Idioms: Then and Now

 

Guest post by Prof. Shlomo Karni

Shlomo Karni was Professor of Electrical Engineering and Religious Studies at University of New Mexico until his retirement in 1999. His books include Dictionary of Basic Biblical Hebrew:Hebrew-English (Jerusalem: Carta, 2002).

Biblical and rabbinical literatures are rich in idioms, פְּנִינֵי לָשוֹן, which resonate uniquely in the language. Throughout the ages, some have preserved their original meaning; others got modified; yet others gave rise to new , often unexpected meanings, illustrating (again) the liveliness of our language. Let us consider a few:

The ancient ruling “שוֹפֵךְ דַּם הָאָדָם בָּאָדָם דָּמוֹ יִשָּפֵךְ” “Whoever sheds the blood of man by man shall his blood be shed” (Gen. 9:6) with its elemental meaning and homophonic rhythm, established a principle of criminal justice, to this day.

The edict against cutting down trees around a city under siege, “כִּי הָאָדָם עֵץ הַשָּׂדֶה…?” “…Are the trees of the field human (to withdraw before you)?” (Deut. 20:19) takes on a different meaning when the Israeli street Hebrew poses it in the negative-affirmative, כִּי הָאָדָם הוּא לֹא מֵעֵץ, a realistic view of man’s weakness.

In Deut. 32:36, we read “…כִּי יִרְאֶה כִּי אָזְלַת יָד…” “…When He sees that their might is gone…”, where אָזְלַת is the verb אָזְלָה = ‘is gone’. Since the Enlightenment period, literary Hebrew has modified this expression to a construct form of two nouns: אָזְלַת-יָד , meaning ‘inability’, or ‘powerlessness’. Then came … soccer: A very popular sport in Israel, it gave birth to the term אָזְלַת-רֶגֶל to describe a bad move by a player.

The same fate befell the related idiom אֵין לְאֵל יָדוֹ = ‘he was helpless’, after Deut. 28:32. There is the literary expression יֵש לְאֵל יָדוֹ = ‘he is able to…’, as well as the soccer terms אֵין/יֵש לְאֵל רַגְלוֹ
to describe an inept/successful player.

In distress, fearing the encounter with Esau, Jacob pleads with G-d: “…בְמַקְלִי עָבַרְתִּי אֶת הַיַּרְדֵּן הַזֶּה…”
“…with my staff alone, I crossed this Jordan…” (Gen. 32:11) This expression can, I think, be turned into praise of someone who has worked his way to success from humble beginnings: … בְמַקְלוֹ עָבַר אֶת הַיַּרְדֵּן…

In Mishnah Sukkah (2, 7b) we read “שֶהָיָה רֹאשוֹ וְרֻבּוֹ בַּסֻּכָּה…” literally as, “all his head and most of his body in the Sukkah.” Modern literary Hebrew coined the idiom רֹאשוֹ וְרֻבּוֹ to mean ‘totally dedicated
to…’, ‘completely into…’.

Finally, we have the venerable חָזַר בִּתְשוּבָה (returned in repentance, became observant). Israeli street Hebrew struck a diametrically opposite coin with יָצָא בִּשְאֵלָה (departed with a question, became non-observant). There is much more here than the slight irreverence: ‘He departed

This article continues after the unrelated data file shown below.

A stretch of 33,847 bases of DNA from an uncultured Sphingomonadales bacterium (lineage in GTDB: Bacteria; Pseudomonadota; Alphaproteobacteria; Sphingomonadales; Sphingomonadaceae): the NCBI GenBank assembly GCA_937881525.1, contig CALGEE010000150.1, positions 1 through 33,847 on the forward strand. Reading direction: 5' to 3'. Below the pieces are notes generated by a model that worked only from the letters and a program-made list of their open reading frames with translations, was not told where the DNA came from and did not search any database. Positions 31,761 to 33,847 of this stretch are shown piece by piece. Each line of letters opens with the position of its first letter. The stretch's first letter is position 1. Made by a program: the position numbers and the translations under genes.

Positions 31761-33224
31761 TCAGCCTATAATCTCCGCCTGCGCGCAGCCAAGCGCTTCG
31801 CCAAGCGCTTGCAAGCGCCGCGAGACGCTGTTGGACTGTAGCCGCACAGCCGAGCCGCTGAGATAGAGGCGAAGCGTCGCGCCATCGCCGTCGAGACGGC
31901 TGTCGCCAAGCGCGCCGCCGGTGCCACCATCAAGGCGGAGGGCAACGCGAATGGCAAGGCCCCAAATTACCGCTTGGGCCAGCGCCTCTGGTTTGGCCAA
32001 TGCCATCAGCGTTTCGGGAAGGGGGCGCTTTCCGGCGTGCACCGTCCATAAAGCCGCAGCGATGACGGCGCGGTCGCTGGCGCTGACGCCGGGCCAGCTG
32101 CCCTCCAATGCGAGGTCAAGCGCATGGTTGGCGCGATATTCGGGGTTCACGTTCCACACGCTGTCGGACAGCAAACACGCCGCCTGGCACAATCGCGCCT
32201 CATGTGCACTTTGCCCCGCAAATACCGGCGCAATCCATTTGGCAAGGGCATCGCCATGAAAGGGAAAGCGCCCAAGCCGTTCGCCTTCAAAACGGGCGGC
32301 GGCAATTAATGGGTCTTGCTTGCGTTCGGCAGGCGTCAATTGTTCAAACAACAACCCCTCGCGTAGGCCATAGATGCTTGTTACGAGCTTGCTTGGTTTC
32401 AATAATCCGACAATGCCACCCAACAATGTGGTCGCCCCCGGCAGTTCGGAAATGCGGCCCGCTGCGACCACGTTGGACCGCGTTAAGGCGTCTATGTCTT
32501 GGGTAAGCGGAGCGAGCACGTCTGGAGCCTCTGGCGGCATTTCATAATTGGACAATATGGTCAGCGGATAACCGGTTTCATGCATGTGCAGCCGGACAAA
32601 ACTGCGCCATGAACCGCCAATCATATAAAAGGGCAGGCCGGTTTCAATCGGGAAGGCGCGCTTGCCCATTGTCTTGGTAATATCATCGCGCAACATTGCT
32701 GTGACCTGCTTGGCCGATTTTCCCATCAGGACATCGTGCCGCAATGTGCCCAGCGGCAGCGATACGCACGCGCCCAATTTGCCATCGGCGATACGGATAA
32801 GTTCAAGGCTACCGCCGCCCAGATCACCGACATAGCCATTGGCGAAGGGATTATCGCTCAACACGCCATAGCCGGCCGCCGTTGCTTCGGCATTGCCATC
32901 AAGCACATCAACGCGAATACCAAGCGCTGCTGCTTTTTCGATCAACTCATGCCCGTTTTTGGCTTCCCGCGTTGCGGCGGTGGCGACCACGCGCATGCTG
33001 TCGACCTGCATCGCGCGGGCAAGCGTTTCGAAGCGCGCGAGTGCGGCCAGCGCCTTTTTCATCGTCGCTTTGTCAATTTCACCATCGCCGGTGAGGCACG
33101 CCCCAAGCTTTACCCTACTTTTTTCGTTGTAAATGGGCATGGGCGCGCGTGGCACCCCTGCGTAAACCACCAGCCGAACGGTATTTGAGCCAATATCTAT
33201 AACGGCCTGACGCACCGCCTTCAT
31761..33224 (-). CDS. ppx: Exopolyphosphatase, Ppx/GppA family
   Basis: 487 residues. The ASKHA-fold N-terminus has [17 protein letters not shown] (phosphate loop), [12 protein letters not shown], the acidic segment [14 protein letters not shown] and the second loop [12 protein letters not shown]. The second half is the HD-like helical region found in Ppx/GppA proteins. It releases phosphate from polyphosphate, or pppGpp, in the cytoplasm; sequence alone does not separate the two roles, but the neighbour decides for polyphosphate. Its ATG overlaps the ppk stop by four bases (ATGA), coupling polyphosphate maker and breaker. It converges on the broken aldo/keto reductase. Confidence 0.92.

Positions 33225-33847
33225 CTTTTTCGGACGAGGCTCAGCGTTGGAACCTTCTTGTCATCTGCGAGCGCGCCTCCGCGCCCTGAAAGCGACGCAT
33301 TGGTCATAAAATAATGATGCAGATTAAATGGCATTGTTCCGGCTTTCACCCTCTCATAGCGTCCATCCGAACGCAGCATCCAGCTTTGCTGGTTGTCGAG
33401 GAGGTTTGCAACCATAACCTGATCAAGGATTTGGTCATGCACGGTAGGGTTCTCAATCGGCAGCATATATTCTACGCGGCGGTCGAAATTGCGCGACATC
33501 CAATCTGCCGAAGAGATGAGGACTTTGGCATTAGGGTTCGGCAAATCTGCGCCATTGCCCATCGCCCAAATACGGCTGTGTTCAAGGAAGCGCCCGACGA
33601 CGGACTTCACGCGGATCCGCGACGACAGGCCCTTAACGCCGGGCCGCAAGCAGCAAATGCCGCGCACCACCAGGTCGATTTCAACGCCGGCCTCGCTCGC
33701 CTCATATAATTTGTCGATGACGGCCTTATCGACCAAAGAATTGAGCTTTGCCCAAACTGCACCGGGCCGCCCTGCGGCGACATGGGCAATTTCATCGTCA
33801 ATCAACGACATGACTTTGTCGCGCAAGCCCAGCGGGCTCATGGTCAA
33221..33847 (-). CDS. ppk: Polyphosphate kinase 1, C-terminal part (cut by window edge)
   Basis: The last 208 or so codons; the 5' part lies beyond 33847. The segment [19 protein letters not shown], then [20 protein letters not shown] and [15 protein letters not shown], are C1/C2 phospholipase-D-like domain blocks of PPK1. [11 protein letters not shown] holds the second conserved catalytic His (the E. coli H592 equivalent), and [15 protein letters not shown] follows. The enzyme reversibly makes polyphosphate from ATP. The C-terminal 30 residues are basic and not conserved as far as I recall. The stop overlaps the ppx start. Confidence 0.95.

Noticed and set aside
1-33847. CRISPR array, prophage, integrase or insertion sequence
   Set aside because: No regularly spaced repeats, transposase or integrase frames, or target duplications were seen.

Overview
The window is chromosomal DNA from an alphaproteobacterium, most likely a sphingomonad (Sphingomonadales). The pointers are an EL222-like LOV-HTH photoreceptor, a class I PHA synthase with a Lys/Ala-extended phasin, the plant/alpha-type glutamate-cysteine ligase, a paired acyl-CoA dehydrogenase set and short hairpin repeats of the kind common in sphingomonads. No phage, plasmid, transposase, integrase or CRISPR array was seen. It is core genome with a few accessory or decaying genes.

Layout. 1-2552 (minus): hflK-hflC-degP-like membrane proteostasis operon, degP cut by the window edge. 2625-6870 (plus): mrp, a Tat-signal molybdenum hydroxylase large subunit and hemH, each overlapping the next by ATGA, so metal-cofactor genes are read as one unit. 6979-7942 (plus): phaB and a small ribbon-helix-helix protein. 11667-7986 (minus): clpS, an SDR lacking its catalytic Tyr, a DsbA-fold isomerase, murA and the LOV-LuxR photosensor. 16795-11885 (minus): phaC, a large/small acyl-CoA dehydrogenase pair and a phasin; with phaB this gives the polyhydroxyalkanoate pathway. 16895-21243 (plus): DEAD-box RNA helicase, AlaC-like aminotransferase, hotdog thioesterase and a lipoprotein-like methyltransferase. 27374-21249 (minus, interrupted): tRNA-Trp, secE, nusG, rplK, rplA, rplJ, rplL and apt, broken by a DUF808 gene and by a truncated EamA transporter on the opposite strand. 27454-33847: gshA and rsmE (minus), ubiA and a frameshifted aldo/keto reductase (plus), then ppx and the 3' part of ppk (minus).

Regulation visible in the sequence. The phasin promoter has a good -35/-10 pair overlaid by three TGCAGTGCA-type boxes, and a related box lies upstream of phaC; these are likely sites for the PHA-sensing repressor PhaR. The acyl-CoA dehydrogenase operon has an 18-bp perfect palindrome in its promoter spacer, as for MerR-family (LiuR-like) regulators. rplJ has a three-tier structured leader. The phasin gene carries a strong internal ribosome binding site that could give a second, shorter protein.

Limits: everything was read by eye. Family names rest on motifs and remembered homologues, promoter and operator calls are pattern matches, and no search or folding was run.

(or: exited) with a question’ paints a grim picture of one who leaves (a good, fulfilling life), beset by troubling questions.


Note: Biblical text translations are from the JPS edition.

 

Share this Post

 

Related Posts

About the author

 
The opinions and facts here are presented solely by the author. Torah Musings assumes no responsibility for them. Please address religious questions to your rabbi.
 

7 Responses

  1. Shlomo says:

    Heard in a professional workshop: יוצא חינם אין כסף referring to an easily obtained result.

  2. S.Karni says:

    Thank you, Shlomo. There are many many more such idioms – but space is limited.

  3. Tal Benschar says:

    From next week’s parsha you have בְּרָחֵל בִּתְּךָ הַקְּטַנָּה
    which is commonly used to mean stated with great specificity.

  4. DF says:

    Great article. It’s always interesting to see how Biblical Hebrew (or what to me is even more interesting, Talmudic Hebrew/Aramaic) is used in modern Hebrew.

  5. Mr. Cohen says:

    I was told that the JPS Tanach translation is not based on Jewish sources. Was it translated by Orthodox Rabbis?

    When a Tanach translation is needed, I recommend:
    THE LIVING TORAH by Rabbi Aryeh Kaplan or the
    Linear Chumash/Rashi by Rabbi Avrohom Davis.

  6. Reuven Brauner says:

    אזל may be a derivative of זול (to cheapen, diminish, reduce)and would have the sense that something has completely diminished, been exhausted, sold out (אזל מן השוק) or used up.

    Similarly related is זלזול (to disregard, show contempt or scorn).

    Also-
    Non-religious Israelis are more wont to use the ridiculing phrase חזרה בשאלה.

  7. S.Karni says:

    To Tal Benschar: See my earlier posting “A Midrash…”, dated June 29, 2011

 
 

Submit a Response

 

You must be logged in to submit a response.